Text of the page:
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Quick reference medical handouts used by Pediatric offices


Exposure to Meningitis: Who Needs Treatment?


Meningitis is an infection of the fluid that surrounds a child's brain and spinal cord (hence the name "spinal meningitis"). Viruses and bacteria are the most common causes of meningitis. Viral meningitis is generally less severe and resolves without specific treatment, while bacterial meningitis can be quite serious and may result in death, brain damage, hearing loss, or learning disability. Before the 1990s, Haemophilus influenzae type b (Hib) was the leading cause of bacterial meningitis in children, but new vaccines being given to all children have reduced the incidence of this disease. Today, Streptococcus pneumoniae ("pneumococcus") and Neisseria meningitidis are the most frequent cause of bacterial meningitis.

High fever, headache and stiff neck are common symptoms of meningitis in anyone over the age of 2 years. These symptoms can develop over several hours, or they may take 1 to 2 days. Other symptoms may include nausea, vomiting, discomfort looking into bright lights, confusion and sleepiness. In newborns and small infants, the classic symptoms of fever, headache and neck stiffness may be absent or difficult to catch, and the infant may only appear slow or inactive, or be irritable, have vomiting or be feeding poorly. As the disease progresses, patients of any age may develop seizures.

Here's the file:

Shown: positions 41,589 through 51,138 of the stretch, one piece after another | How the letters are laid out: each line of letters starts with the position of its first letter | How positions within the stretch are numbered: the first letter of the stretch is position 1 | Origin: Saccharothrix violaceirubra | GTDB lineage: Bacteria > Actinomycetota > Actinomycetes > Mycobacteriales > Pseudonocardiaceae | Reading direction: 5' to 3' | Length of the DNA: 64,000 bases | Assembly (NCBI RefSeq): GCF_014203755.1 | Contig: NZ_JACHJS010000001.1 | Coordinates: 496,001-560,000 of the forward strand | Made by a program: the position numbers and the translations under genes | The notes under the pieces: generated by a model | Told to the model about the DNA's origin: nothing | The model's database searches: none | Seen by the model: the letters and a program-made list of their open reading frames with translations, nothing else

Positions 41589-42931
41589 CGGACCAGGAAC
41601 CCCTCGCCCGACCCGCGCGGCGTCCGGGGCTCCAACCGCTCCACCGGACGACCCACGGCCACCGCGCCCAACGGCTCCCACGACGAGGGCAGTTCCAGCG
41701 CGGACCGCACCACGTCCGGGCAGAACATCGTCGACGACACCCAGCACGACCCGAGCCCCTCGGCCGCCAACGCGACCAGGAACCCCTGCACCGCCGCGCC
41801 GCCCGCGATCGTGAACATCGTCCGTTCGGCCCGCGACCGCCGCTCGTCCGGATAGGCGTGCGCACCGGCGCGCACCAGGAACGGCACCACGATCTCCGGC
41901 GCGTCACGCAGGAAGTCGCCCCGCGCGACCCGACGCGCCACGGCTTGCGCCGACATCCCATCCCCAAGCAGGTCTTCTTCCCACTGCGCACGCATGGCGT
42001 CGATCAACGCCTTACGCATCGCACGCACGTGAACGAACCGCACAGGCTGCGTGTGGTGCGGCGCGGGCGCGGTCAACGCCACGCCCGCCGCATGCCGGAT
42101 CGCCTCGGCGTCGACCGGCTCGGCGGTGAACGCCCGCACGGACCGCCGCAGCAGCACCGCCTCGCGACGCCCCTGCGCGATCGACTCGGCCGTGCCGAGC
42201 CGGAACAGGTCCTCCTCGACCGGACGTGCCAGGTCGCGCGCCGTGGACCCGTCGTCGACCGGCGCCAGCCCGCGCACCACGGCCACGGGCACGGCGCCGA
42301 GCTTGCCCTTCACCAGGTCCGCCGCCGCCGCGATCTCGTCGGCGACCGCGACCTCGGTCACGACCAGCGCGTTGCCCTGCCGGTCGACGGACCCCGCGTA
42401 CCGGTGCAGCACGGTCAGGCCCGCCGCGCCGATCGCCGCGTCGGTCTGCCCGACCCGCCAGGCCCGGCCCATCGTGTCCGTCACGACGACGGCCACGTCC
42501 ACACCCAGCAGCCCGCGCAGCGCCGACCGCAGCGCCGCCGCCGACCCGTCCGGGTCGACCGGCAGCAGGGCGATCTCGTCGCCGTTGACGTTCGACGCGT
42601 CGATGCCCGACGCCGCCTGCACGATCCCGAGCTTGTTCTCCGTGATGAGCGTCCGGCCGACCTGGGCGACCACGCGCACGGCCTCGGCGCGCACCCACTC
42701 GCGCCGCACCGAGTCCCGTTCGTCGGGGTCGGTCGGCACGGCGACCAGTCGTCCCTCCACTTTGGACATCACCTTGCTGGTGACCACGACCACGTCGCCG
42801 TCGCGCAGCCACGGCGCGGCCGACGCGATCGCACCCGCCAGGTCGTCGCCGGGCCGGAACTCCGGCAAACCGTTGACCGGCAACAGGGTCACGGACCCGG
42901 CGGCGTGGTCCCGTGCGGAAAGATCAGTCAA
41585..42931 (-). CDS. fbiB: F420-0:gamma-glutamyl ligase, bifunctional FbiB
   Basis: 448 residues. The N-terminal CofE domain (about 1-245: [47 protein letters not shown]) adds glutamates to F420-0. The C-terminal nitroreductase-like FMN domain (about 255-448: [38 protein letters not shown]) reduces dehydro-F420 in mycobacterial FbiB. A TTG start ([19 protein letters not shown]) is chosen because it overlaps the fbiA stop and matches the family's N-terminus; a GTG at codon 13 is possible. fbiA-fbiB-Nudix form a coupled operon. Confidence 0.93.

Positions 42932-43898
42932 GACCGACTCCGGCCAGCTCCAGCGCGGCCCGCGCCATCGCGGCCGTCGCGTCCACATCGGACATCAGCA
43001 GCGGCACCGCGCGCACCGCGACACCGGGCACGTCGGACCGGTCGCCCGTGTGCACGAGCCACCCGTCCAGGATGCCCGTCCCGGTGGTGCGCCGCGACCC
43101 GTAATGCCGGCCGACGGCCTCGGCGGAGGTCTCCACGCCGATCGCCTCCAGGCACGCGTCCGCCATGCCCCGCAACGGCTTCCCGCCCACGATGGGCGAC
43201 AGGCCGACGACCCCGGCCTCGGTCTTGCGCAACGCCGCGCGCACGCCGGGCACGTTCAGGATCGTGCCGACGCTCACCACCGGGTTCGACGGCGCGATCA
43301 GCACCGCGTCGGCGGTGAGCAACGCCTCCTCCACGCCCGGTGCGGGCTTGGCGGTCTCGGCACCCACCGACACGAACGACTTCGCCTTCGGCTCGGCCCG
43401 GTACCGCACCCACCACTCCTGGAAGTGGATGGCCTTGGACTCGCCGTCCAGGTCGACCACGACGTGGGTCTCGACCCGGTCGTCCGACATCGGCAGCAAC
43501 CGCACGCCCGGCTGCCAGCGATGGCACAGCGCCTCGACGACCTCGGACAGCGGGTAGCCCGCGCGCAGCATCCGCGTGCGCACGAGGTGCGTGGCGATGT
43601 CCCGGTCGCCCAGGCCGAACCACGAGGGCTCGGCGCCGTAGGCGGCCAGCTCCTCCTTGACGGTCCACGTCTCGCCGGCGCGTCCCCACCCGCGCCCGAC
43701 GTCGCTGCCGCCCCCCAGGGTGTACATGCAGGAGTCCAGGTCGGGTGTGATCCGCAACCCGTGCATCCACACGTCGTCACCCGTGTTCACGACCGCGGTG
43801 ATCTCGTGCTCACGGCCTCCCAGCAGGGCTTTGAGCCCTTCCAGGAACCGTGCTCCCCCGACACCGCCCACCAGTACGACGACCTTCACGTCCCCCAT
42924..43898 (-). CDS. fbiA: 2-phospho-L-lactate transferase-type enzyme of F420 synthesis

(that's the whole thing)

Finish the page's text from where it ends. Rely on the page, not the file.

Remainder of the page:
The bacterium Neisseria meningitidis is responsible for meningococcal meningitis, a rapidly progressing severe bacterial infection of both the bloodstream and meninges. While outbreaks have occurred in "semiclosed" communities, such as child care centers, schools, colleges and military recruit camps, 95 percent of cases occur as an isolated event. It is more common in infants, children and young adults, but anyone can get meningococcal meningitis.

Many children and adults normally carry the Neisseria meningitidis bacterium in their nose and throat without any signs of illness. The bacteria is then spread by droplets of respiratory tract secretions (nose and throat) to the child who later becomes sick. It is not known why some children and adults harbor the bacteria without getting sick and others develop serious symptoms when exposed to the bacterium. The symptoms may appear one to 10 days after exposure, but commonly occur in less than four days. A sick child can spread the disease from the time they are first infected until the bacterium is no longer present in discharges from the nose and throat.